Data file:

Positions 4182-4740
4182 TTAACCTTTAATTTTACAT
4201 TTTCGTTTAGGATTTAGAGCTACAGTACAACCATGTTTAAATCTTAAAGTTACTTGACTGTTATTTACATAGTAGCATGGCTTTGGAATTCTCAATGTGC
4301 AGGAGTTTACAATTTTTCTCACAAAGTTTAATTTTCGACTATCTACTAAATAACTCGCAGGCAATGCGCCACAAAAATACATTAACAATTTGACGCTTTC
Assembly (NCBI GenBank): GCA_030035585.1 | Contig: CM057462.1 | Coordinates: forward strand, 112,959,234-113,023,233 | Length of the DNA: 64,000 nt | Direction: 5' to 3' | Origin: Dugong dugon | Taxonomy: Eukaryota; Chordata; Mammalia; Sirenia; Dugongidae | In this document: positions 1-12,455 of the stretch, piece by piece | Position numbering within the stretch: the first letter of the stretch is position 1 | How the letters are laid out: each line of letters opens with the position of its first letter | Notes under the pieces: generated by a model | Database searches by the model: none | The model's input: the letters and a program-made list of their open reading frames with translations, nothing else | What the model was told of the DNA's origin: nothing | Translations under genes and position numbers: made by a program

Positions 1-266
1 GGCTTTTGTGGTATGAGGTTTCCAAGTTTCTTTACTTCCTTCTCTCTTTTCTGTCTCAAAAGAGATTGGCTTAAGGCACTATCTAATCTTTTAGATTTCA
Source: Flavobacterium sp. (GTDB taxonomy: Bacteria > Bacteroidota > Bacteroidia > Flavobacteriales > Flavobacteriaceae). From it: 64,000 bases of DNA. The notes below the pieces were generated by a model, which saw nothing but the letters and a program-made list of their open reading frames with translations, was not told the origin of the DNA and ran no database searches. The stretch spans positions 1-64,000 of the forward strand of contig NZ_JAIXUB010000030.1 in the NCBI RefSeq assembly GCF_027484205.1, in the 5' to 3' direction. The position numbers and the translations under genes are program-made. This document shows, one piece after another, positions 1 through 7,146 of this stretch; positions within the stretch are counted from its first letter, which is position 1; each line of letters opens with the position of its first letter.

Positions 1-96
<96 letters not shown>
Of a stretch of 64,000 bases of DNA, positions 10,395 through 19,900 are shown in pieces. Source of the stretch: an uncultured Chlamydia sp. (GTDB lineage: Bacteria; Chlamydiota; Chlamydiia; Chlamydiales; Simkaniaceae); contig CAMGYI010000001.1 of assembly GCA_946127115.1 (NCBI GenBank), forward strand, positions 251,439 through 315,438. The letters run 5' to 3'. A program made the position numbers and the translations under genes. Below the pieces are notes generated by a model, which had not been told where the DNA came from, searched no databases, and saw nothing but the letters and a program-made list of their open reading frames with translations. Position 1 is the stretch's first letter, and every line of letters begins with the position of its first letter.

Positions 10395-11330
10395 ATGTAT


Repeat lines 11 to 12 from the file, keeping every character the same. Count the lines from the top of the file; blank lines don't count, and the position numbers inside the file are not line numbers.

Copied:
Of a stretch of 64,000 bases of DNA, positions 10,395 through 19,900 are shown in pieces. Source of the stretch: an uncultured Chlamydia sp. (GTDB lineage: Bacteria; Chlamydiota; Chlamydiia; Chlamydiales; Simkaniaceae); contig CAMGYI010000001.1 of assembly GCA_946127115.1 (NCBI GenBank), forward strand, positions 251,439 through 315,438. The letters run 5' to 3'. A program made the position numbers and the translations under genes. Below the pieces are notes generated by a model, which had not been told where the DNA came from, searched no databases, and saw nothing but the letters and a program-made list of their open reading frames with translations. Position 1 is the stretch's first letter, and every line of letters begins with the position of its first letter.

Positions 10395-11330